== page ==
Scottish Nature Notes

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Scottish Nature Notes

Keep up to date with the latest wildlife and nature news in Scotland. Regular blogs from RSPB Scotland's conservation teams across the country. Writing about Scotland's amazing wildlife & natural environment.
  • Latest developments on the Coul Links campaign

    Those of you following the campaign to Save Coul Links will know that we’re part of a group of conservation organisations fighting to stop proposals for a golf course on this triple protected wildlife site. Coul Links is one of the Scotland’s national treasures and is designated as a SPA, Ramsar site and SSSI. Kate Bellew, our Senior Conservation Planner, explains the latest news on the Coul Links campaign.

    Latest developments on the Coul Links campaign

    We recently heard the great news that the Scottish Ministers have decided to "call in" the controversial golf course proposals for further examination. Almost 13,000 people took part in our e-action to ask the Scottish Government to step in and save Coul Links. A huge thank you again to everyone one who took action to make this happen.

    The case has now been passed to the Planning & Environmental Appeals Division (DPEA) of Scottish Government. Two reporters from this office have been appointed by Scottish Ministers to consider the case and make recommendations to them.


    Pre-examination meeting invite

    Today, everyone who made a representation to Scottish Ministers, including those who took part in our e-action, should have received a letter confirming that an inquiry or hearing session will be held to examine the various different issues raised by consultees. We expect that these inquiry or hearing sessions are likely to be sometime early next year.

    RSPB Scotland, together with our conservation partners, will be making representations at the inquiry or hearing sessions. Members of the public do not need to do anything further unless they want to participate in the detailed inquiry sessions. If individuals or groups do want the opportunity to speak or give evidence then they need to write back to Fiona Manson at the DPEA to confirm their intention to take part by the 5 October 2018.

    The letter includes an invite to the pre-examination meeting which RSPB Scotland, together with our conservation partners will attend. The meeting will be open to the public and we would encourage anyone who feels strongly about this case to try and go along to watch the proceedings.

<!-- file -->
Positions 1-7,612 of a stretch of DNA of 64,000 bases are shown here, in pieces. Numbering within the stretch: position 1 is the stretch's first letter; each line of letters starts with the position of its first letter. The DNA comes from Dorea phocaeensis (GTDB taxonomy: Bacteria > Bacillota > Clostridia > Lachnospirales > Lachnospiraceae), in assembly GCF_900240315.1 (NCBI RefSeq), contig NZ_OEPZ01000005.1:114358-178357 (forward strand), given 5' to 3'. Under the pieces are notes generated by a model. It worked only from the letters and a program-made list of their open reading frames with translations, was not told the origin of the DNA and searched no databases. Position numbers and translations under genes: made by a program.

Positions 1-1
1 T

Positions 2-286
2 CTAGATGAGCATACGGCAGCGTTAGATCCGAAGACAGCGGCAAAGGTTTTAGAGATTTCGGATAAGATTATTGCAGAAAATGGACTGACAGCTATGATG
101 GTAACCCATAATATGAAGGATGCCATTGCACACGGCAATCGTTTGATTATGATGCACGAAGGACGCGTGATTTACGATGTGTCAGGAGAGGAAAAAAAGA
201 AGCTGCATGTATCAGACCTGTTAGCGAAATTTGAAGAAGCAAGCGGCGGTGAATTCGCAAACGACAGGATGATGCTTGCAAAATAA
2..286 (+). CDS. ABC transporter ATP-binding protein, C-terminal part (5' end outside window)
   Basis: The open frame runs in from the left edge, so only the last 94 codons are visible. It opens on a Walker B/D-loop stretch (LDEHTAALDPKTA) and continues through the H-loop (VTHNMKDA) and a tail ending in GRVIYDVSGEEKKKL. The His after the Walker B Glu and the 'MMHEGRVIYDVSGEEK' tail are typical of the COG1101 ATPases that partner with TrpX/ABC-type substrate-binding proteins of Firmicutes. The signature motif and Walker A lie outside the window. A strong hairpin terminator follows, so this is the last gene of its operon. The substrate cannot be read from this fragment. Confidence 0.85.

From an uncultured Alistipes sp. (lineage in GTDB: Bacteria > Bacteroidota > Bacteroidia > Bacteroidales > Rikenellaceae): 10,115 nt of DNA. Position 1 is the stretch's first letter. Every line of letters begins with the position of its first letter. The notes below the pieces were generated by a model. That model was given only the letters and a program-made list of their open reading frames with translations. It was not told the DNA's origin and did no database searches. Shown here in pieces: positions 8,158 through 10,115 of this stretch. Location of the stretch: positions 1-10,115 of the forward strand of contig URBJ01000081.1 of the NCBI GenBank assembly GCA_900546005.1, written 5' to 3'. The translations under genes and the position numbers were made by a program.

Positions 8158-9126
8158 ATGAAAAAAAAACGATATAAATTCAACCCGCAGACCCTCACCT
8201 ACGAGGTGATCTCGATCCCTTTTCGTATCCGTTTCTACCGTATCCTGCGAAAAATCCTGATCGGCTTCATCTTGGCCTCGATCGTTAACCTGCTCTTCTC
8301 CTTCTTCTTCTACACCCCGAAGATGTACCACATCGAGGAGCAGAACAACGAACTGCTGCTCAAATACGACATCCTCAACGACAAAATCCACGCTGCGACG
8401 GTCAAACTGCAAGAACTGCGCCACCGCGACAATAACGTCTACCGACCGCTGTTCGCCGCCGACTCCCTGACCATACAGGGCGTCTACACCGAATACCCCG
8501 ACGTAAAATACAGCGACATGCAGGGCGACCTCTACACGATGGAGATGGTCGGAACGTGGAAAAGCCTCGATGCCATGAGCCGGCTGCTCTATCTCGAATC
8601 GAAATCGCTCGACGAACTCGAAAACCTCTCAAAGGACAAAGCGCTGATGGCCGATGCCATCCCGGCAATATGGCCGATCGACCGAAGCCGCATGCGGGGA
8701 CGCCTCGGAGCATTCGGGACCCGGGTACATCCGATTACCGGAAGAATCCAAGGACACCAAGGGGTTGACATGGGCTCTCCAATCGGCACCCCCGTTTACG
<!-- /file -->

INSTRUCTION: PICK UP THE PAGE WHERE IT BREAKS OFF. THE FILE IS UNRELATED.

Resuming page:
We do not yet know when or where the pre-examination meeting will be held but we will keep you posted as soon as details are confirmed, and any further updates on Coul Links.  


    Stay in touch with our campaign

    Look out for content from @RSPBScotland on Twitter, and RSPB Scotland and RSPB Highlands & Islands on Facebook as well as messages from our conservation partners Buglife, Butterfly Conservation Scotland, Plantlife Scotland, Marine Conservation Society, National Trust for Scotland and Scottish Wildlife Trust.

    Please do like, share, retweet and engage with our campaign #SaveCoulLinks

  • Why nothing less than a new food law will do

    Last weeks Programme for Government announcement reflected the lack of commitment to a Good Food Nation Bill that the Scottish Government has been promising for years. Vicki Swales, RSPB Scotland's Head of Land Use Policy, explores the reasons why new food legislation is crucial.

    Why nothing less than a new food law will do

    For the past two years the Scottish Government has been promising to bring forward a new law to drive change in our food system – a Good Food Nation Bill. So far, we’ve seen little progress. Last week’s Programme for Government said only that a Good Food Nation Programme will be published this autumn and will seek views on ‘…what legislative measures might be required’. This is far from a firm commitment.

    It is difficult to see why Government is on such a go-slow when there is so much to be gained from introducing what could be a truly ground-breaking piece of legislation. Get it right, and there’s a real opportunity to tackle obesity and other diet related ill health and ensure everyone in Scotland has access to enough nutritious, healthy food. The wages and working conditions of those working in the food sector, including farmers and farm workers, could be much improved. And the environmental impacts of our food system - from declines in wildlife to climate warming greenhouse gas emissions – could be greatly reduced.

    It’s those environmental effects of our food system that brought RSPB Scotland to the Good Food Nation table. But we know that the environmental challenges around food can’t be addressed in isolation. Food is at the heart of so many of today’s great societal challenges – but also offers a solution to them – and we need to work together in common cause. That’s why RSPB Scotland has been working with the Scottish Food Coalition* for the last few years, calling for an overhaul of our food system and setting out how a new law could drive the changes we so desperately need.